After Paris, liberal principles are more important than ever
Freedom of speech, assembly, and the press; the right to vote; freedom from slavery and police abuse; the right to due process and a trial by jury; these are not just weak liberal pieties to be trodden underfoot at the first sign of terrorism
At the Democratic presidential debate this weekend, left-wing challenger Bernie Sanders seemed uncharacteristically unsure of himself. In the wake of the horrific Paris attacks, many of CBS News moderator John Dickerson's questions focused on foreign policy, and Sanders outlined a reasonable, indeed rather mainstream, vision of his thinking on the subject. It made for a jarring contrast to his fluent, root-and-branch critique of domestic American politics as a fundamentally corrupt oligarchy.
Hillary Clinton, by contrast, was simultaneously much more sure-footed during Saturday's debate — and also consistently on the defensive. She was confident, and clearly more familiar with the foreign policy terrain, than either of her Democratic competitors. But it was also obvious that she was wary of sounding excessively hawkish before a Democratic electorate sick of war.
So with Clinton mostly concerned with avoiding controversy and protecting her left flank, and Sanders on unfamiliar ground, and Martin O'Malley doing who knows what, nobody articulated a strong, clear foreign policy vision. That's a shame, because a forthrightly left-leaning foreign policy perspective has been sorely missed in American debates for the last generation and more.
President Obama has been two-faced on foreign policy. He has not managed to close Guantanamo. He did not prosecute anyone for flagrantly illegal torture. He has deliberately assassinated at least one and perhaps as many as four American citizens with zero due process and no explanation. The drone war has been massively expanded during his presidency, with enormous collateral damage, including many, many children. American Special Forces operated in some 135 countries last year.
Then again, Obama's record is surely a massive improvement over his immediate predecessor. That's a low bar, as George W. Bush had arguably the worst foreign policy record in all of American history, but it's still true — and doubly relevant as conservatives appear to have learned nothing at all from Bush's ignominious tenure.
And as Matt Yglesias points out, in addition to avoiding any world-historical catastrophes, Obama has also racked up a number of notable diplomatic successes. None of the following were mentioned during the debate:
-A broad multilateral agreement to disarm Iran's nuclear program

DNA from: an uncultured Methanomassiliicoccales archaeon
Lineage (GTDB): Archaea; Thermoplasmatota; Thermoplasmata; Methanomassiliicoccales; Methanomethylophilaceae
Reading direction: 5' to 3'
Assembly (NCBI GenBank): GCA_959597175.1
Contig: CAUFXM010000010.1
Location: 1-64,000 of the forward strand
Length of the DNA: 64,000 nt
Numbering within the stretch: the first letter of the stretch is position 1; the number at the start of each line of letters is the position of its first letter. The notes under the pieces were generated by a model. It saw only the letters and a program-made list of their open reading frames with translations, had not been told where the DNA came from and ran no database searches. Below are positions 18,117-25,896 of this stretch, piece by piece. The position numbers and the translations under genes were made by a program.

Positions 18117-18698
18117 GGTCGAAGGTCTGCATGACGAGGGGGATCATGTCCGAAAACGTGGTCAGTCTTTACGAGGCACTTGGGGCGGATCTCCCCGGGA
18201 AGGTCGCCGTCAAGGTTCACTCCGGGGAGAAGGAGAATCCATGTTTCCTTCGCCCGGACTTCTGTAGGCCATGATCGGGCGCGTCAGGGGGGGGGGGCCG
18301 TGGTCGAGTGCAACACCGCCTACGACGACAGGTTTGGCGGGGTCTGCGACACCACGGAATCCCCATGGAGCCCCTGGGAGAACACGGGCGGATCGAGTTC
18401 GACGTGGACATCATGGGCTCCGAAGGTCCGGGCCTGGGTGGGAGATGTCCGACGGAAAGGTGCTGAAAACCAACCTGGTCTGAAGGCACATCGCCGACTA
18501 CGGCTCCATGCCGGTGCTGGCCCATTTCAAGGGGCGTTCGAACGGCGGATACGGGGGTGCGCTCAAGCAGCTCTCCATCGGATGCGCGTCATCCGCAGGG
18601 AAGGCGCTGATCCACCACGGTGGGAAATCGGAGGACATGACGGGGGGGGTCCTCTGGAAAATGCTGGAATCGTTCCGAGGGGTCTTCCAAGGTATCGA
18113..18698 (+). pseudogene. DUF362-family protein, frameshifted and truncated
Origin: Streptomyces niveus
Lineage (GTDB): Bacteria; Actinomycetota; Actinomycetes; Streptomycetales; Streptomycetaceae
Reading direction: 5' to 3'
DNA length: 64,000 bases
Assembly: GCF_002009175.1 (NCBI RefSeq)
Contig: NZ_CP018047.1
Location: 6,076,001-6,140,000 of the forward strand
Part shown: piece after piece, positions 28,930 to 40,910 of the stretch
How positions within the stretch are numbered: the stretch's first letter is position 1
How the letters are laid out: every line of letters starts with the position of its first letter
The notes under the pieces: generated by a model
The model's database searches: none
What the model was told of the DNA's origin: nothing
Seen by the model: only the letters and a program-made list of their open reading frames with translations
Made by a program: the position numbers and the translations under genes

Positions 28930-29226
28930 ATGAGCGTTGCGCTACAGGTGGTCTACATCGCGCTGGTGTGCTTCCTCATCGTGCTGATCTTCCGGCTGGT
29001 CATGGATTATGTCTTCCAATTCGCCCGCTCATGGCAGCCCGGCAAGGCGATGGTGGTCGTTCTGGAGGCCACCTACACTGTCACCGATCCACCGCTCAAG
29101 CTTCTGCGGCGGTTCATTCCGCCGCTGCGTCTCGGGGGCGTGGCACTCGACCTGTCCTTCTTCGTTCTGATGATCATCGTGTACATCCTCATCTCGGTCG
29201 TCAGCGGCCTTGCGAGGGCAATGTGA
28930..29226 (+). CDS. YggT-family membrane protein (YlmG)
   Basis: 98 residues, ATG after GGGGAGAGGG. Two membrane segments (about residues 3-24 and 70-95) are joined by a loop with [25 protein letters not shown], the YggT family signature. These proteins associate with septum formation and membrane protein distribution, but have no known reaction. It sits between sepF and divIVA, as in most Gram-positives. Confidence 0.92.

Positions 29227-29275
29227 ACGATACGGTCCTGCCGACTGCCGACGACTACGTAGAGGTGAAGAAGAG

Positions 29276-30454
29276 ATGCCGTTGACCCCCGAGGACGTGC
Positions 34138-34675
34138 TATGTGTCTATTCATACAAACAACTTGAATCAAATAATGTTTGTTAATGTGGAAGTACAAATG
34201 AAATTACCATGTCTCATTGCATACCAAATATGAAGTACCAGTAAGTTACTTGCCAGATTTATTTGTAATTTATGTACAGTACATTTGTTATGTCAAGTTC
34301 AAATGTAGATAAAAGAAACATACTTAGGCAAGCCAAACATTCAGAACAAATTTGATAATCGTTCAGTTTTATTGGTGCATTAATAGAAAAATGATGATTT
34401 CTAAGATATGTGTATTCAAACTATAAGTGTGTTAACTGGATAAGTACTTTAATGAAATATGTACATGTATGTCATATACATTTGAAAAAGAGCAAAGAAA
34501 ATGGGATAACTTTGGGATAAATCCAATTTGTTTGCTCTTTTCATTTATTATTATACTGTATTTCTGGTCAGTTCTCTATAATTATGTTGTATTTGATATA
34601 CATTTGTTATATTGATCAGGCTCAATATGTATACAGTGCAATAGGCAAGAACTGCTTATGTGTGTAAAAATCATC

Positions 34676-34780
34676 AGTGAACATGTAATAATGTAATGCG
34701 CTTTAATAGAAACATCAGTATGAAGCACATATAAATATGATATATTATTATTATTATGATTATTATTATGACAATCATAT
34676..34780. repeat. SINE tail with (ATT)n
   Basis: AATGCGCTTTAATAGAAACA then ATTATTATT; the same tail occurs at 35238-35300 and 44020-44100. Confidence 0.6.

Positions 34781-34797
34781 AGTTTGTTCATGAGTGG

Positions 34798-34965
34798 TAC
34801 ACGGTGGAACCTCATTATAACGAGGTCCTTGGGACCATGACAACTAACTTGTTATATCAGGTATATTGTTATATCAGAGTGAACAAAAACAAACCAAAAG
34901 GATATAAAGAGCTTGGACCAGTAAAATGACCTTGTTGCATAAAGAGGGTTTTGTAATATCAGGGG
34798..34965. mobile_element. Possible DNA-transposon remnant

-The New Start arms control treaty with Russia
-The historic diplomatic opening to Cuba
Quality diplomacy is a major liberal strength. There's a lot more to foreign policy than picking which people are next up to be bombed in the Middle East, and with what expensive ordnance. Obama's quiet, urbane reasonableness (particularly coupled with John Kerry's goofy but effective persistence) makes for a real breath of fresh air. They've got the diplomatic victories and an improved national image to prove it.
Still, Obama has plenty of failings. And they demonstrate the value of all-but-forgotten liberal ideals, perhaps best summed up today by the French slogan of liberty, equality, and fraternity. These have always been tenuous (at best) American values, but they are part of our history.
Obama is not much for this sort of high-minded idealism. For all his relative diplomatic success, he has largely embraced the Bush-Cheney security state when it comes to civil liberties and terrorism. He maintains the value of dragnet surveillance and extralegal drone-bombing with an appalling rate of civilian casualties (and unknown mass psychological trauma from endlessly circling planes). The CIA is still a pack of vicious, lawless incompetents. We're still arming Saudi Arabia for their war in Yemen, which is becoming yet another humanitarian emergency. Chances are good we'll regret this, and soon.
I, for one, would like to see a Democratic candidate stick up for the values of the Bill of Rights, the Declaration of Independence, "The New Colossus," and the Reconstruction Amendments. Someone who would point out that only an abject, un-Christian coward — such as Massachusetts Gov. Charlie Baker, among 18 others — would simply close the borders to refugees (doubly so when all Paris attackers known so far were EU citizens). Someone who would recognize that simply torching one's civil liberties is an extremely stupid way to fight terrorism — but should it come to that, maintaining a free and open society is worth enduring some risk.
Freedom of speech, assembly, and the press; the right to vote; freedom from slavery and police abuse; the right to due process and a trial by jury; these are not just weak liberal pieties to be trodden underfoot at the first sign of terrorism. They are the fundamental ideological underpinning of all Western societies, and Americans forget them at their peril.
Chris Christie says even "3-year-old orphan" refugees are too dangerous to let in. It's lucky Nicholas Winton did not think as Christie and his party do. But the truth is that today, America has seldom been safer from serious danger. Sheltering desperate refugees is not weakness — on the contrary, it indicates a nation that is strong, rich, and confident enough to provide for the hungry stranger. Instead of a politics of terror, let us have a politics of courage.